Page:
In my award-winning Toastmasters International competition speech, I include the world-famous writer, Maya Angelou, as one of my key characters. You see, Maya Angelou had an incredibly difficult childhood – which resulted in her not speaking for five years.

Now, there is no doubt that she faced a terrible situation. But within this trauma, Maya Angelou found her greatest gift – her ability to write. And when asked about this time of her life, she said something that all of us can relate to:

“You may not control all the events that happen to you, but you can decide not to be reduced by them.”

In this one sentence, Maya’s wisdom and authority as a relatable character becomes clear to the audience.

Now, you may not have experienced the same kind of trauma as Maya Angelou. But – the wisdom that she provides can be applied to the struggles and challenges that anyone can face in their life.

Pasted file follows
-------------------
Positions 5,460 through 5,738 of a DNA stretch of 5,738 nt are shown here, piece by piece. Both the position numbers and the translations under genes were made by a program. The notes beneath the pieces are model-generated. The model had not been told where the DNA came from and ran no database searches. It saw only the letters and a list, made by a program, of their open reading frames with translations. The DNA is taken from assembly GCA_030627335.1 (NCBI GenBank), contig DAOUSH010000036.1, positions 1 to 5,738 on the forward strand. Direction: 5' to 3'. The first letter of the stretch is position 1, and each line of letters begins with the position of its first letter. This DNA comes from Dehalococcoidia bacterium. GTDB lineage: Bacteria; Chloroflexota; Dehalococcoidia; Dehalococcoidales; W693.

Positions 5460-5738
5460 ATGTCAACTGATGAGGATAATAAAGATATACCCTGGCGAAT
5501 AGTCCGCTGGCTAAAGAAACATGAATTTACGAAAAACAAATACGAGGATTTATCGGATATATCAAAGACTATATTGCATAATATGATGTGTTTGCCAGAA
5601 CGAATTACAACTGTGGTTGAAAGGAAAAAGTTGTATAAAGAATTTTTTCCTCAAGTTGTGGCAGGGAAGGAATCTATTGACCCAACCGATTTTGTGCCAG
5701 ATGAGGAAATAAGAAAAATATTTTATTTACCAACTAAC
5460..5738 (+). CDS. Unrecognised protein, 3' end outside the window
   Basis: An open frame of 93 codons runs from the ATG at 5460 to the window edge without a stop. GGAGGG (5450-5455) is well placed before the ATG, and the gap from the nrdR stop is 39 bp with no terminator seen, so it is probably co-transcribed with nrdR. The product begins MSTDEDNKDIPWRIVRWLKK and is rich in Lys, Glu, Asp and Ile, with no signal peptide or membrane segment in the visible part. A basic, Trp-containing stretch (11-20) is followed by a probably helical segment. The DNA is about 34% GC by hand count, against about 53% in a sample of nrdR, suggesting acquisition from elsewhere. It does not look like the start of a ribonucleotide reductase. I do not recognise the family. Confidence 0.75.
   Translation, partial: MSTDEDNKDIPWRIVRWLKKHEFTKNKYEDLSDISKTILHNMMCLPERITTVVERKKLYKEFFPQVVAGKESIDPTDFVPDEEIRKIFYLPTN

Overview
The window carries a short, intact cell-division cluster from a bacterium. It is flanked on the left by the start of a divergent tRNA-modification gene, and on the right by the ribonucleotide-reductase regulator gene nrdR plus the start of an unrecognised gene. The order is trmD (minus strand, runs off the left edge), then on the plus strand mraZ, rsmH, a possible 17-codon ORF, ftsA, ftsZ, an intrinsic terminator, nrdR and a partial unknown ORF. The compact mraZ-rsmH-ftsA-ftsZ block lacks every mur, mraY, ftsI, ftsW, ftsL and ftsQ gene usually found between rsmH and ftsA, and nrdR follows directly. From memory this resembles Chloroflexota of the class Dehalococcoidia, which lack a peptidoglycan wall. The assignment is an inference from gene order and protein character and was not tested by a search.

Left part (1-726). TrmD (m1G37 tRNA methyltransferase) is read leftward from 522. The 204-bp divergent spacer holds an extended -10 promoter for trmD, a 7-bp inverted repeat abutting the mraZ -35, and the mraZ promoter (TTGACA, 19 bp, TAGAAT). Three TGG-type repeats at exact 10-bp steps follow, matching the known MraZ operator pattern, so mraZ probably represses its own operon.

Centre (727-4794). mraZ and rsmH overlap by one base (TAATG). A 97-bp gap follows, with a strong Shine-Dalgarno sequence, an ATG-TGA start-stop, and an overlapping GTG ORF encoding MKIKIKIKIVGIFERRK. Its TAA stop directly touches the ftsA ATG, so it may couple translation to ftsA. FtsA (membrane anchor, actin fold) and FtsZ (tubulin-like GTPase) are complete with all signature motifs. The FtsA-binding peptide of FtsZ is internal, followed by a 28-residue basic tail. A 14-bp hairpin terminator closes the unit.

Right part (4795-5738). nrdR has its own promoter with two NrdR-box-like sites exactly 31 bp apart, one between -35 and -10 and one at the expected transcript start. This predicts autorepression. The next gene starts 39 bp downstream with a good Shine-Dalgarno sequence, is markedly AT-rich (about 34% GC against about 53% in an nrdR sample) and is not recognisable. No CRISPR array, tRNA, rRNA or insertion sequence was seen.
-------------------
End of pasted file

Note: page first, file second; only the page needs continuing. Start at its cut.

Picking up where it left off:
Create vivid characters who can have this kind of influence – it will bring your storytelling to life in a whole new way.

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Tools to upgrade your photos

Tools to upgrade your photos

Are you finding it hard to get the ball rolling? You know exactly what you want… but you’re not sure what it should look like. Never fear! This is a natural stage in the creative process. In order to make great content—you need to be looking at attention grabbing, captivating imagery. And we’re going to show you how to do it for free.


Follow the work of famous photographers and up-and-coming newcomers to diversify your style.

1. Behance is a huge portfolio site for photographers, graphic designers and artists to get inspired and show off their shots.